Dust devils at heart of dust storm A+ The global dust storm that engulfed the planet Mars in August and September of 2001, involved a packed assembly of dust devils carrying great volumes of Martian dust into billowing clouds. see 2005 Nov 09 The image above, released December 30, 2003, shows apparent vortices (a word that would not be used by NASA scientists) rising into billowing clouds from the margins of the south polar ice cap in the Martian summer. The caption accompanying the release, reads: "Like billowing smoke from a brush fire, clouds of dust are seen streaming off the edge of the Martian south polar cap. The southern hemisphere is in the middle of its summer season and experiencing a multitude of small dust storms like this one. The net effect is an increasingly dusty atmosphere across the whole planet and with it, warmer atmospheric temperatures." see 2007 May 9


Feature Grade Prediction Observation
Moving Geysers A+ Electrical theorist Wallace Thornhill and his colleagues suggest there is no geyser of subsurface water analogous to the Yellowstone geyser. They say that if NASA will look they will find that the jets move across the surface. And in their motion across the surface, the electric arcs that produce the jets are creating the observed channels as they excavate material from the surface and accelerate it into space. see 2006 Mar 13 It turns out that NASA has had sufficient data in hand for at least several months confirming that the jets do indeed move across the surface (see for example this video, in which the jets move in opposition to the visual rotation of the sphere). see 2006 Nov 8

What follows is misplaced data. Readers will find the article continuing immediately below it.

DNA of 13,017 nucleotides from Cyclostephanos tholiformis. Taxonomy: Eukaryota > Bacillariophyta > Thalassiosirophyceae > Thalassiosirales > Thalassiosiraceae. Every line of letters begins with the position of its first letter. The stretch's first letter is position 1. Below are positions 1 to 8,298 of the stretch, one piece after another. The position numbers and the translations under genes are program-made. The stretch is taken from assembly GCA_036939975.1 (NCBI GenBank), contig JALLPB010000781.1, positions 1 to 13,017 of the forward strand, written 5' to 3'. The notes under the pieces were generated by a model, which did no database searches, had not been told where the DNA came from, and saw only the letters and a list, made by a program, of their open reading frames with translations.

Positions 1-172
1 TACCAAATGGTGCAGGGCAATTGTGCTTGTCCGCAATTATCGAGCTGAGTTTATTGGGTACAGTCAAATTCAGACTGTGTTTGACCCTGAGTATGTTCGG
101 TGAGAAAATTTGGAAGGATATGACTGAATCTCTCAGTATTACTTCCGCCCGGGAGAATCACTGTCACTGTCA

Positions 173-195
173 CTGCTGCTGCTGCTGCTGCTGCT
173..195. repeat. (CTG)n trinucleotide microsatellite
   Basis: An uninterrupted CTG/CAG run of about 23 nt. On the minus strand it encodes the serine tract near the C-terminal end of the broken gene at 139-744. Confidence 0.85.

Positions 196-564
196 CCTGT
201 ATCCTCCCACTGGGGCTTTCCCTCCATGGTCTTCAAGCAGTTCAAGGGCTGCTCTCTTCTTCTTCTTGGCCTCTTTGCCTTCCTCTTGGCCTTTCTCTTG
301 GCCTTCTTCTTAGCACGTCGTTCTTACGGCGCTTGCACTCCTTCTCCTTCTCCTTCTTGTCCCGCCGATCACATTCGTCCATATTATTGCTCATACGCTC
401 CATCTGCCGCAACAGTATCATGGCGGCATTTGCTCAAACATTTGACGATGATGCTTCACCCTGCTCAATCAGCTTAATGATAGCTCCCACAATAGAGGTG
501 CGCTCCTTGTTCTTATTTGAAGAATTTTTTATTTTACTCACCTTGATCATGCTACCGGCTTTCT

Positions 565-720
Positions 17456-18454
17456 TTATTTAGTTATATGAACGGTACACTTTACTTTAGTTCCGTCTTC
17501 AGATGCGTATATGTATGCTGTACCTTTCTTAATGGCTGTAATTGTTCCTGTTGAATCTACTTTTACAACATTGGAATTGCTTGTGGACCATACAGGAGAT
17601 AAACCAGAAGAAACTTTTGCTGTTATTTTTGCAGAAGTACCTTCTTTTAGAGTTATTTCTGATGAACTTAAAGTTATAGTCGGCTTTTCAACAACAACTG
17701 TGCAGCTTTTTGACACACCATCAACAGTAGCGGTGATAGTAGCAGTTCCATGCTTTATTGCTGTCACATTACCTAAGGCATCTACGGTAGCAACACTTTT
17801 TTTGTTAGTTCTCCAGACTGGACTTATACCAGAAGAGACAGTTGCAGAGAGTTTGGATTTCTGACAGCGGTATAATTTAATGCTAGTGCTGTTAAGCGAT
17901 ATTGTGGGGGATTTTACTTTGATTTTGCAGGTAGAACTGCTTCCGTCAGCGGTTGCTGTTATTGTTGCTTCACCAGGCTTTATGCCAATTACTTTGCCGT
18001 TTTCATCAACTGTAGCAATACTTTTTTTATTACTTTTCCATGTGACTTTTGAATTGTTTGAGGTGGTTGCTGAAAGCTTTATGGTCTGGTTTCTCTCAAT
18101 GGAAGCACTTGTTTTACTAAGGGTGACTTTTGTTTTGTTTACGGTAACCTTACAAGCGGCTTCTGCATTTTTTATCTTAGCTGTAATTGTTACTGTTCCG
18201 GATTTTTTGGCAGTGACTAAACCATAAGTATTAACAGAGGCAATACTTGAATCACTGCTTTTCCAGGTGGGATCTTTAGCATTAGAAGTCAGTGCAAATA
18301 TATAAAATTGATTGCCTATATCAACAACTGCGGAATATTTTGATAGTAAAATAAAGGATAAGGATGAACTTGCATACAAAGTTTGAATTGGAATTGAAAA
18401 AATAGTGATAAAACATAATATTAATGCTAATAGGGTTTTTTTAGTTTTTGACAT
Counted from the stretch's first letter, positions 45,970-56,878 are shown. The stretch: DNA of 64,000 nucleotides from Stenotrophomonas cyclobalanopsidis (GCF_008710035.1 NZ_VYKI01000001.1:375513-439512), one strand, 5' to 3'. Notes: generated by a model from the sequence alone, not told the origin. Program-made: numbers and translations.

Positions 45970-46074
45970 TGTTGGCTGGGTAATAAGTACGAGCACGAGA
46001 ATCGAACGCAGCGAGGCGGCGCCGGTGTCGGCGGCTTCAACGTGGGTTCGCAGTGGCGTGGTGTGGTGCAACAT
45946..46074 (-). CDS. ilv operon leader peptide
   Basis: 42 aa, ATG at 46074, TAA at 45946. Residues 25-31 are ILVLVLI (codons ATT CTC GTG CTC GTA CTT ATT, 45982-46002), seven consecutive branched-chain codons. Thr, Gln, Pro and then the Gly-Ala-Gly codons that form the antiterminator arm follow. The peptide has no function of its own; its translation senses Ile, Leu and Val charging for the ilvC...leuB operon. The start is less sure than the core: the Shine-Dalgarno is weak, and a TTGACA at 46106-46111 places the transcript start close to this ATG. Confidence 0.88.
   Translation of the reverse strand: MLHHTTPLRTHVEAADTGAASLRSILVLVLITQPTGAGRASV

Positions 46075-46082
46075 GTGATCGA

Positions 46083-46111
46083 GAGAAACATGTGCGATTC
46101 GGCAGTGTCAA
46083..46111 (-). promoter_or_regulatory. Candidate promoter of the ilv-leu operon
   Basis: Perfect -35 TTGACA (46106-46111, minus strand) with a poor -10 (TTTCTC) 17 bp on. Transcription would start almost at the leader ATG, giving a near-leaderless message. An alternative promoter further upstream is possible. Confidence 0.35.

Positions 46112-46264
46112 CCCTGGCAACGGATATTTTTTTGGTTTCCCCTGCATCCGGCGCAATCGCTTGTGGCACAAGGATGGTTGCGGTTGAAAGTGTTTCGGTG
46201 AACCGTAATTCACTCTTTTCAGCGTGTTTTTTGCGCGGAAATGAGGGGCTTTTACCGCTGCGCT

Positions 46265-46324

Feature Grade Prediction Observation
Moving Plumes A+ the plumes are the jets of cathode arcs, and they do not explode from a volcanic vent but move around and erode the periphery of dark areas (called "lava lakes" by planetary geologists) see 2004 Dec 15 None of the expected volcanic vents could be found. Rather, the plumes of the volcanoes are actually moving across the surface of Io, an exclamation point being provided by the plume of Prometheus which, in the years since Voyager, has moved more than 80 kilometers. see 2004 Dec 15
Hot Plumes A+ the vents of the "volcanic" plumes will be much hotter than lava. see 2004 Dec 15 The spacecraft measured the temperatures of Io's volcanic hot spots and gave readings, averaged over a pixel, that were hotter than any lava on Earth - in fact, too hot to be measured by Galileo's instruments. see 2004 Dec 15
Cool "lava lakes" A+ the "lava lakes" themselves are merely the solid surface of Io etched electrically by cathode arcs and exposed from beneath the sulfur dioxide "snow" deposited by continuous discharge activity. Therefore, they will not reveal the expected heat of a recent lava flow. see 2004 Dec 15 As predicted by Thornhill, the discharging was discovered to be focused on the edges of the so-called lava lakes, though the rest of these dark fields are comparatively cold. see 2004 Dec 15